The Hypodorian mode, a musical term literally meaning 'below Dorian', derives its name from a tonos or octave species of ancient Greece which, in its diatonic genus, is built from a tetrachord consisting of a semitone followed by two whole tones. The rising scale for the octave is a single tone followed by two conjoint tetrachords of this type. This is roughly the same as playing all the white notes of a piano from A to A: A | B C D E | (E) F G A. Although this scale in medieval theory was employed in Dorian and Hypodorian, from the mid-sixteenth century and in modern music theory they came to be known as the Aeolian and Hypoaeolian modes.
Ambitus is a Latin term literally meaning enclos[ur]e, and in Medieval Latin means the "range" of a melodic line, most usually referring to the range of scale degrees attributed to a given mode, particularly in Gregorian chant. In Gregorian chant specifically, the ambitus is the range, or the distance between the highest and lowest note. Different chants vary widely in their ambitus. Even relatively florid chants like Alleluias may have a narrow ambitus. Earlier writers termed the modal ambitus "perfect" when it was a ninth or tenth, but from the late fifteenth century onward "perfect ambitus" usually meant one octave, and the ambitus was called "imperfect" when it was less, and "pluperfect" when it was more than an octave.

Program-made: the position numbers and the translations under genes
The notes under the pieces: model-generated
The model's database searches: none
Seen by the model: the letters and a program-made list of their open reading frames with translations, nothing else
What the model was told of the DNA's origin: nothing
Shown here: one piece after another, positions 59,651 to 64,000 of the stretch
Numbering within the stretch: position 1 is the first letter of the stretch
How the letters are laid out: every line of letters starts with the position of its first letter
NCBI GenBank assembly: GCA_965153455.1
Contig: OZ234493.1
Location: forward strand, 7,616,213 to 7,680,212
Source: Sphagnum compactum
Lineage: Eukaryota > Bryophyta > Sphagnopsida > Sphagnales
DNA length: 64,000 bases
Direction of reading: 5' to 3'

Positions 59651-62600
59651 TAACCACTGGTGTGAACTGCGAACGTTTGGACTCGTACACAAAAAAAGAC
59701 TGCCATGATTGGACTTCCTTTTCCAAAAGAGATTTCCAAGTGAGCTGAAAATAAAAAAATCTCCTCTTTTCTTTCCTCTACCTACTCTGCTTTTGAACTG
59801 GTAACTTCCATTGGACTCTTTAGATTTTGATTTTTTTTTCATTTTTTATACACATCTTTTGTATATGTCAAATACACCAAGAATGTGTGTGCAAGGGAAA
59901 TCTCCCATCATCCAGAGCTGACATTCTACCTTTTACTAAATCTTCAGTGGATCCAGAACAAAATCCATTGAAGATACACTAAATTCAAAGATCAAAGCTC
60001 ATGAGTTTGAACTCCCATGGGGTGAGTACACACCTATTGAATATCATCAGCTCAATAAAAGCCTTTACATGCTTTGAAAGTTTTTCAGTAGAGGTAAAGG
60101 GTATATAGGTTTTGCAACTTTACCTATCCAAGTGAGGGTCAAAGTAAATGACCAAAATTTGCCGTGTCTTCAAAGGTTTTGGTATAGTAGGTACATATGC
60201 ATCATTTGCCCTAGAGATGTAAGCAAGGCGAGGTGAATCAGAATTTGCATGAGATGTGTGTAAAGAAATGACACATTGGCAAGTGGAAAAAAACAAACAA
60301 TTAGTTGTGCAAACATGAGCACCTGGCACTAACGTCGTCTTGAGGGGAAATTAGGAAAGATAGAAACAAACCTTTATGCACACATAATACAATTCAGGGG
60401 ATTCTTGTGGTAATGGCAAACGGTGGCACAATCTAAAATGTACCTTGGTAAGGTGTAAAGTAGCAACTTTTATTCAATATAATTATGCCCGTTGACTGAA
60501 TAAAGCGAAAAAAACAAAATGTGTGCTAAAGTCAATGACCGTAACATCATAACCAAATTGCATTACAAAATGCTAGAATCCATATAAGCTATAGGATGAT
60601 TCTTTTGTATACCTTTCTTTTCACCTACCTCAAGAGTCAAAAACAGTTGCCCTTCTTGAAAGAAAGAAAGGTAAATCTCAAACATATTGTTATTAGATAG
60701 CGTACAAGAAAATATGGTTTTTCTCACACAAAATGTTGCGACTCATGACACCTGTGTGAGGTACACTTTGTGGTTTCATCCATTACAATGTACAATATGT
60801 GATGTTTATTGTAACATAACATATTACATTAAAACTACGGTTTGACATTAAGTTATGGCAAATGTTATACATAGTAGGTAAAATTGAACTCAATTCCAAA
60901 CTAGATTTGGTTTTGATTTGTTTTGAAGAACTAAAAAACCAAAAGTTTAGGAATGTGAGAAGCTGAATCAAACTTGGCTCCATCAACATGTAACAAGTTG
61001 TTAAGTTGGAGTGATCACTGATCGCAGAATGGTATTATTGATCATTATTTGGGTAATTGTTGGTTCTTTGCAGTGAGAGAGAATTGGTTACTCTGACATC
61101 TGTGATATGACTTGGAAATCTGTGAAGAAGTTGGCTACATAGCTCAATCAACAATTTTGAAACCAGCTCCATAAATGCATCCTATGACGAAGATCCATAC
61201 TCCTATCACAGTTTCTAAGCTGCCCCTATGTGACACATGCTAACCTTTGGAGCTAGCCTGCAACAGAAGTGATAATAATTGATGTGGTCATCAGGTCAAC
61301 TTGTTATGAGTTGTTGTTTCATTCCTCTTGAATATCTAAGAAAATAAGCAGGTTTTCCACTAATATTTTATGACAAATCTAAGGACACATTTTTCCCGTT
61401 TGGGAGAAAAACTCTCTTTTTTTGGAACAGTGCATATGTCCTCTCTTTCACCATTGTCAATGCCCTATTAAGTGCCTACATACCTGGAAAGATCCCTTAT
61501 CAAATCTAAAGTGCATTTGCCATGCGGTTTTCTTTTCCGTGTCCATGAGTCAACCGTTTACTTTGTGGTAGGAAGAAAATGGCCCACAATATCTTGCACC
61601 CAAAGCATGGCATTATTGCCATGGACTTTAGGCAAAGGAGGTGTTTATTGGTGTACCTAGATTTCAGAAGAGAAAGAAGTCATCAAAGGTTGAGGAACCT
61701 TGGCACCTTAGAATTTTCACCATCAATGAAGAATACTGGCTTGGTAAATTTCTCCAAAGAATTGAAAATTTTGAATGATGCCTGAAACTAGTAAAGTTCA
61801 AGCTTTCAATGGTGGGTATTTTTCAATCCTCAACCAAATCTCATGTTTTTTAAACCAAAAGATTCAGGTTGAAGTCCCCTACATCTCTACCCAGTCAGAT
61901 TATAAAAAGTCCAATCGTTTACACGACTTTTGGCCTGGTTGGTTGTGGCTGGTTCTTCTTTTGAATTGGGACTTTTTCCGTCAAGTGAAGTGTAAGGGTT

A Gregorian mode is one of the eight systems of pitch organization used in Gregorian chant.
The Hypoionian mode, literally meaning "below Ionian", is the name assigned by Henricus Glareanus in his Dodecachordon (1547) to the plagal mode on C, which uses the diatonic octave species from G to the G an octave higher, divided at its final, C. This is roughly the same as playing all the white notes of a piano from G to G: G A B C | (C) D E F G.
The Hypoaeolian mode, literally meaning "below Aeolian", is the name assigned by Henricus Glareanus in his Dodecachordon (1547) to the musical plagal mode on A, which uses the diatonic octave species from E to the E an octave above, divided by the final into a second-species fourth (semitone–tone–tone) plus a first-species fifth (tone–semitone–tone–tone): E F G A + A B C D E. The tenor or reciting tone is C, mediant B, the participants are the low and high Es, the conceded modulations are G and D, and the absolute initials are E, G, A, B, and C.